PHOENIX — Districts across the state are seeing an increase in the number of students with at least one failing grade during the first semester of this school year, compared to 2019.
ABC15 spoke with one mom about the struggles her two high schoolers are facing. She's asked to use only her first name to respect their privacy.
"It is heartbreaking watching your children start to suffer and knowing that you cannot help them," said Amy. "My kids have never gotten below a B, ever, and now we are talking that we have Ds and Fs, so yeah it's really hard."
Amy's children are struggling in different ways to navigate ongoing transitions between in-person and virtual learning. Her daughter is now feeling crushed by the mounting pressure to catch up.
"You see those Ds come up and it's like you're in a pit that you can't get out of," she said. "I think that's what's really hard for her."
Similar frustrations and concerns flooding ABC15's Danielle Lerner's Facebook page. Parents detail doing what they can to support their kids academically and emotionally. Teachers are working daily to connect with students who either do not show up or just do not do the work.
Attendance, engagement and isolation are just a few of the many factors fueling a jump in failing grades.
"Some of it is technology but some of it is space, there are multiple age groups in the home and not a lot of space, and you need a quiet space," said Dr. Randy Mahlerwein, an area assistant superintendent with Arizona's largest school district, Mesa Public Schools.
"We're very concerned about our high school kids because you have those four years to accumulate a certain amount of credits and if you end up two or three credits deficient, then you have to make that up within the same year to keep them on track for graduation," he said.
Right now the district's data shows the percentage of elementary students with at least one F jumped 5 percent in the first quarter of this school year compared to 2019. It is up 3 percent in quarter two.
Meantime the percentage of junior high and high school students with at least one F, jumped 7 percent in the first semester, compared to 2019.
"They're pulling what students, that's the who, and they're pulling where are they deficient, what are they deficient in, and then we're looking at a competency-based approach," said Mahlerwein.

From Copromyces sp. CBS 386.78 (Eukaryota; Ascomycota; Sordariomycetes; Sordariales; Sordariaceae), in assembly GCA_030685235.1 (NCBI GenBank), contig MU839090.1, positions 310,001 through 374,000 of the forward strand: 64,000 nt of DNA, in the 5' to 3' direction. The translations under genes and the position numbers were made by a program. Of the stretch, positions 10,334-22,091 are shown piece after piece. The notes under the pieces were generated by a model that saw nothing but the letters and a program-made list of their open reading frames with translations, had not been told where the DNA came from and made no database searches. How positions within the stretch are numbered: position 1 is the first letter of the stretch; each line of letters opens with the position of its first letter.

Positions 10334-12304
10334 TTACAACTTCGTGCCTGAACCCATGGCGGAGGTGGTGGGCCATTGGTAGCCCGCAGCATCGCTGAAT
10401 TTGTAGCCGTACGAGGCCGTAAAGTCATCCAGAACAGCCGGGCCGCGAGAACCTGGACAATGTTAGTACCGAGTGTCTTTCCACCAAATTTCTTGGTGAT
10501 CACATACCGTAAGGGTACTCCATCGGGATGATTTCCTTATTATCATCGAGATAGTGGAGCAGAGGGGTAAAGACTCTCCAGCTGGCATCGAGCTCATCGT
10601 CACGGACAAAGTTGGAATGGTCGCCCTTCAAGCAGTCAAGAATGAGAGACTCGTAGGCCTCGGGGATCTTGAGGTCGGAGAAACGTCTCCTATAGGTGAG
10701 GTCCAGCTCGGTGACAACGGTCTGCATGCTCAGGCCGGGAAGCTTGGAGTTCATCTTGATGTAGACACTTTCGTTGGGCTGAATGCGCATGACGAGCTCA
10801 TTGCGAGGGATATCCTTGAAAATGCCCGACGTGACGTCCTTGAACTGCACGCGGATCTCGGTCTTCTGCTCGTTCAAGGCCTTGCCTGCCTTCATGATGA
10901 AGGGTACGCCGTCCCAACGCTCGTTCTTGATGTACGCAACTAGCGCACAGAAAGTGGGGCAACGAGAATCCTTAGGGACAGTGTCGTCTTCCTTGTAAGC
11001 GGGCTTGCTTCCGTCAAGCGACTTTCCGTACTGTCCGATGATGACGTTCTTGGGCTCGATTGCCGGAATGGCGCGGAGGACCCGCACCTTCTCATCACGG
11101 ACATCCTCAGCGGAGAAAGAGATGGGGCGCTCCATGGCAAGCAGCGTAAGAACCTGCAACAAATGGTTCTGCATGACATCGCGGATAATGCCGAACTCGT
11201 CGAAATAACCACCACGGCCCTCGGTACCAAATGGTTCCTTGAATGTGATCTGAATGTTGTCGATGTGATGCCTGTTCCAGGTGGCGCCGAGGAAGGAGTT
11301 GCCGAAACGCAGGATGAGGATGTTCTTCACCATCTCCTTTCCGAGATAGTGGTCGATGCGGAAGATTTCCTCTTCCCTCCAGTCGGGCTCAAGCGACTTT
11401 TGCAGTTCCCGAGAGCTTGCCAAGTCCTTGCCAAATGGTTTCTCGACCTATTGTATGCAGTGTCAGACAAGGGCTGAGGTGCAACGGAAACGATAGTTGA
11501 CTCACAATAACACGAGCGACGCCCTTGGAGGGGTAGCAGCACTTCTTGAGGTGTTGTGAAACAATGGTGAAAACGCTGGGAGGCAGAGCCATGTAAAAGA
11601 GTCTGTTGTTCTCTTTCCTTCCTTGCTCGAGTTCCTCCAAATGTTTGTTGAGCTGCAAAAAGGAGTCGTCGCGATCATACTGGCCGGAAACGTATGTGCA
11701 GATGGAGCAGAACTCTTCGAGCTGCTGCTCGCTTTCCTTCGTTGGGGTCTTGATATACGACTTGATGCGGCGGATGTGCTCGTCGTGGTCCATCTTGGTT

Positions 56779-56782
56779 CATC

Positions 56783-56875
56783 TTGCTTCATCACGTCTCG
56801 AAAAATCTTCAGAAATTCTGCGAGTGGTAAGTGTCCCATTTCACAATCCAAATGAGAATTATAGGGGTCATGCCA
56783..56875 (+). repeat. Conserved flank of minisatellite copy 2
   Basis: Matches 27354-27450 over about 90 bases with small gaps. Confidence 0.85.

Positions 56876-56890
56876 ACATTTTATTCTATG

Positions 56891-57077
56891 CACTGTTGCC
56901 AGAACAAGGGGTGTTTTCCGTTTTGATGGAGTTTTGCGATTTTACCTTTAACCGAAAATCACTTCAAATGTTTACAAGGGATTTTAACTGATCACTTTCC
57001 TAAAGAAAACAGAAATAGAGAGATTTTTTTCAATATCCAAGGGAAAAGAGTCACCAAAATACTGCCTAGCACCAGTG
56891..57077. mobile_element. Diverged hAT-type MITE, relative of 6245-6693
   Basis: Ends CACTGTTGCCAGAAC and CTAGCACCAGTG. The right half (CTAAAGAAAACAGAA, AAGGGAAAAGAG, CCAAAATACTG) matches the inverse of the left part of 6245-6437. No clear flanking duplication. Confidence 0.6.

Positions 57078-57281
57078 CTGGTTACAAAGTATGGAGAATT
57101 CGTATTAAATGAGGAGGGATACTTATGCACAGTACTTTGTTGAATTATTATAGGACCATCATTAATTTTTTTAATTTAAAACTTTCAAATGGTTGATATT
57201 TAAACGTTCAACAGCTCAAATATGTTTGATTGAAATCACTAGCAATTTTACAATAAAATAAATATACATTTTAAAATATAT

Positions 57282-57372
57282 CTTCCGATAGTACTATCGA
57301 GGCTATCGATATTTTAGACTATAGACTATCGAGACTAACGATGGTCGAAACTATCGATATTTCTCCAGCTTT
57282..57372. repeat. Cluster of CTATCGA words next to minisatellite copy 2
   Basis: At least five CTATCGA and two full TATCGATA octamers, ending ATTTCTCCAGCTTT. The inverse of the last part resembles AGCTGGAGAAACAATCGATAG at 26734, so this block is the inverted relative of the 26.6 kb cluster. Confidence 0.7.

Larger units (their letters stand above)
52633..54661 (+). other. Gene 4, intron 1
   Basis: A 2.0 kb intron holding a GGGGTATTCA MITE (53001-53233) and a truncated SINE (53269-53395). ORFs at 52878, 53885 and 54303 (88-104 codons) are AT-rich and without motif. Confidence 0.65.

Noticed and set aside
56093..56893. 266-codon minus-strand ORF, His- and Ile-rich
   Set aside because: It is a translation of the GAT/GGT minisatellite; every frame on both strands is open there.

The district is using targeted supports and intervention programs. It is extending learning time from first semester into second, to help students get their grades up, and they used CARES Act money to buy mobile virtual instruction stations, to help teachers doing online and in person at the same time.
Data obtained by ABC15 shows several other districts are having similar conversations.
In Deer Valley Unified, the percentage of students with at least one F jumped roughly 4 percent first semester compared to 2019.
"We have to take care of our community now, but we also have to plan to take care of our community in the future," said Mahlerwein.
Looking at districts across the Valley, Peoria Unified is seeing increases in Fs for grades 3-12, but especially in middle and high schools. The number of ninth graders with a failing grade more than doubled during first semester this year compared to last.
The Alhambra Elementary School District has been remote since last spring, and while the number of Fs actually dropped for grades K-2 during first quarter this year compared to last, second quarter shows increases in all grades. The biggest jumps are in fifth, sixth and eighth grades.
Phoenix Union High School District has also been remote since March of 2020. Administrators say their overall failure rate increased 4 percent first semester compared to last year, especially in science and social studies.
In Chandler Unified, F grades are up in grades 1-12, with seventh and tenth graders seeing the biggest increase compared to first semester last year.
Gilbert Public Schools is seeing only a slight uptick in Fs for 7-12 compared to first semester 2019. The number actually decreased in grades 4-6, but overall enrollment was down too. First through third graders do not receive traditional letter grades so their data was not included.
Districts like Phoenix Union, Chandler Unified and Gilbert Public Schools tell ABC15 plans are already in place to continue additional academic supports throughout the summer to focus on learning gaps and credit recovery.
"It's just been really hard for my husband and I to sit here, we're just trying to support the best we can," said Amy. "It's taking a toll on them, not only with their grades, their grades have really, really dropped, and they're struggling to pass classes at this point, but also in their mental health."
If your child is struggling the state has an entire website dedicated to helping parents and caregivers navigate COVID-19 with their kids.
Click here for more information and a comprehensive list of local resources.